Home again, to December’s cold and rain, and the usual three-month long display of a thousand grey nuances (Danish winters suck). To a chronically understaffed Postal Service. To my family’s many crisis’s. And to non-weblog-reading friends’ many questions about how the trip went. Weblog readers already know things went great.
Before leaving for Tokyo, I tried hard to find some Japanese contacts through the internet. With little success, unfortunately, because very few understood English, and even fewer were able to answer my questions. Www.horizonsunlimited.com has a few contact addresses, which either weren’t updated or the people were away travelling. So in the end my only contacts were those that a London-based Japanese motorcycle journalist gave me, plus one – Crazy Pete in Chiba – that a friend here thought of giving me a few days before departure.
Three Times Lucky (out of dozens):
In Japan it rains a lot, which was why I went there in October and November, supposedly a relative dry period. In those two months the northern part of Japan had unusually bad weather, while the southern part was unusually sunny and dry. I only rode in the rain twice, for four and two hours respectively. Plus for about fifteen minutes in Tokyo, going home from the film session. It’s not that that I have a problem with wet weather riding, but being on a bike is still more fun in the dry.
Meeting the two famous chopper builders of Zero Motorcycles and Chicara Motorcycles, and spending time with them the way I did. The former I only met because he happened to be at the shop the very hour I called. The latter I saw mainly because by coincidence someone at the first old bike rally asked a friend of Chicara Nagata to call him.
The Iwashita motorcycle museum on Kyoto was a planned stop, while the rider house and the good company was an unexpected bonus.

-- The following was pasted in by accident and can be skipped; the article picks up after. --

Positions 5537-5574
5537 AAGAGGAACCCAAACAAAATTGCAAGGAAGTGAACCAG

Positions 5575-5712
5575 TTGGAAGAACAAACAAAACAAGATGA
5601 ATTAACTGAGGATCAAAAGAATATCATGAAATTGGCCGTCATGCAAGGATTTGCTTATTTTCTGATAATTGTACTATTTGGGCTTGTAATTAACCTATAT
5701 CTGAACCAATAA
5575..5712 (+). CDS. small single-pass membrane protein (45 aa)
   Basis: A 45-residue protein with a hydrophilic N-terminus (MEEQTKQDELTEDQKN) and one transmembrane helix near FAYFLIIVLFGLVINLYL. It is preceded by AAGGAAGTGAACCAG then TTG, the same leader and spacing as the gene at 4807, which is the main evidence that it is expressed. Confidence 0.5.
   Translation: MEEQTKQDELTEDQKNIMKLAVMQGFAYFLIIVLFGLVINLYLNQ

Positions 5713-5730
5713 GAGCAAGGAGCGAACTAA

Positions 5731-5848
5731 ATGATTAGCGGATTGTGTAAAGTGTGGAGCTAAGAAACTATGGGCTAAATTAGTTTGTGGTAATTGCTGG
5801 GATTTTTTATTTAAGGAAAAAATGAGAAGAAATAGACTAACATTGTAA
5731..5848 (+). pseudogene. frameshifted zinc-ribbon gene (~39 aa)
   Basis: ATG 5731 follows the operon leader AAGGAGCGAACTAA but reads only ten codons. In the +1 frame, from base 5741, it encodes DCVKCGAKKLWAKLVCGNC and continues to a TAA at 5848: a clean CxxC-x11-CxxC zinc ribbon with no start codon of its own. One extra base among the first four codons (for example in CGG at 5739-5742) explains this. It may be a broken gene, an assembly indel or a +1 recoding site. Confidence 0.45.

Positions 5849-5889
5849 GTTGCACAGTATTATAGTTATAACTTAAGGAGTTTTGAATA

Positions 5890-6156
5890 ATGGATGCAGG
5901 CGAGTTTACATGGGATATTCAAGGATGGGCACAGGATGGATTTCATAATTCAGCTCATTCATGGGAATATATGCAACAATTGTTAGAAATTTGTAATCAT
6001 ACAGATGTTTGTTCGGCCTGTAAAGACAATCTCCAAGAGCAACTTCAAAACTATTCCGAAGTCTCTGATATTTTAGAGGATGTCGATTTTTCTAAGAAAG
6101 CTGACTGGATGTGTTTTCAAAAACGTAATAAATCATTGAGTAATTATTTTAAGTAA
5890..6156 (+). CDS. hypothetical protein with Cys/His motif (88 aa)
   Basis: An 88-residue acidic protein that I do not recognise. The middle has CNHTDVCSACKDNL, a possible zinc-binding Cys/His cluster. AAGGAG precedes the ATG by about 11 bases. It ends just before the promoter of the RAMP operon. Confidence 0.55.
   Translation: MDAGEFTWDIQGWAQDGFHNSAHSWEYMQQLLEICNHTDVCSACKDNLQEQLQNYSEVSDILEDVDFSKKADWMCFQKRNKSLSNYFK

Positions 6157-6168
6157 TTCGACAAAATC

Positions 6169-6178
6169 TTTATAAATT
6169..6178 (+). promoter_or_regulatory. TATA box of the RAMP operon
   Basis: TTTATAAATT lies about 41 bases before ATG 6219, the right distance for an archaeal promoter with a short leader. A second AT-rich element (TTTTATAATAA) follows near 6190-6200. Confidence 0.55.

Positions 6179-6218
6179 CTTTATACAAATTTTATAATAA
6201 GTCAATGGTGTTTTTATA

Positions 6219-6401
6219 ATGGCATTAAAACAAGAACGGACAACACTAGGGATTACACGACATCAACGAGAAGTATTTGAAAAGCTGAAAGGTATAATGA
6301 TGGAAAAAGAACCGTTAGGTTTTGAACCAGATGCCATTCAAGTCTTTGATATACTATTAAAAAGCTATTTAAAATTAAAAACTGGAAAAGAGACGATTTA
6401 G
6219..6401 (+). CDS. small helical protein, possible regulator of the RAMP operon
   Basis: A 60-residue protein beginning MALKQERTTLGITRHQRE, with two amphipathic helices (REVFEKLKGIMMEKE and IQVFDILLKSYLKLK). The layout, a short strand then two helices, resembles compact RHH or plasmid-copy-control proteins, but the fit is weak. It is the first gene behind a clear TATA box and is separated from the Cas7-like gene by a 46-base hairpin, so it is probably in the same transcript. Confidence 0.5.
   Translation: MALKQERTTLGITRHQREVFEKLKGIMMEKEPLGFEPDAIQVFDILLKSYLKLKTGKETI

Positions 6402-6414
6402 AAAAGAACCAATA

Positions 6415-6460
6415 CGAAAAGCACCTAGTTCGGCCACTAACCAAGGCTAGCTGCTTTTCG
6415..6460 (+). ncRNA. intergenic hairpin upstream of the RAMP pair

There were, of course, a number of other great coincidences along the way, too numerous to all be mentioned here. I do remember you all.
The Nimbus Bobber:
The old Danish motorcycle turned out to be perfect for this type of touring, in part because of it’s inherent qualities as a motorcycle, but mainly because it opened at lot of doors for me. Vintage bike enthusiasts loved it because it was old and unusual, and the chopper and hotrod crowd really appreciated the bobber style. Had I just bought myself a normal modern motorcycle over there, these people all would probably have treated me nice too, but I’d still just have been a normal tourist.
The cost of transporting the Nimbus back and forth, plus the carnet’s insurance, was about 320,000 yen. Buying and later selling a local motorcycle might have been 40,000 to 100,000 yen cheaper, depending how large and expensive a bike one desires. For one person a 250 cc or 400 cc bike would be sufficient for roads of Southern Japan, because they just don’t drive all that fast here. Should I buy something in Japan, and ride in a more rainy part of the year, one of the large scooters might have been an option.
Two Good Moves (aside from deciding to bring the Nimbus along):
First of all it was buying the laptop. As normal communication with the natives was very difficult, it was a great comfort to sit every evening and type down the day’s impressions on keyboard. Out of my head, onto the screen, and again there was room in the skull for the next day’s bombardment of sights and senses. Normally I sleep 7-7½ hours each night, but throughout the trip I made do with 5 or 6. So the adrenalin production must have been running in top gear. Had I not been able to clear my mind every night, my head would probably have exploded before I reached Hiroshima.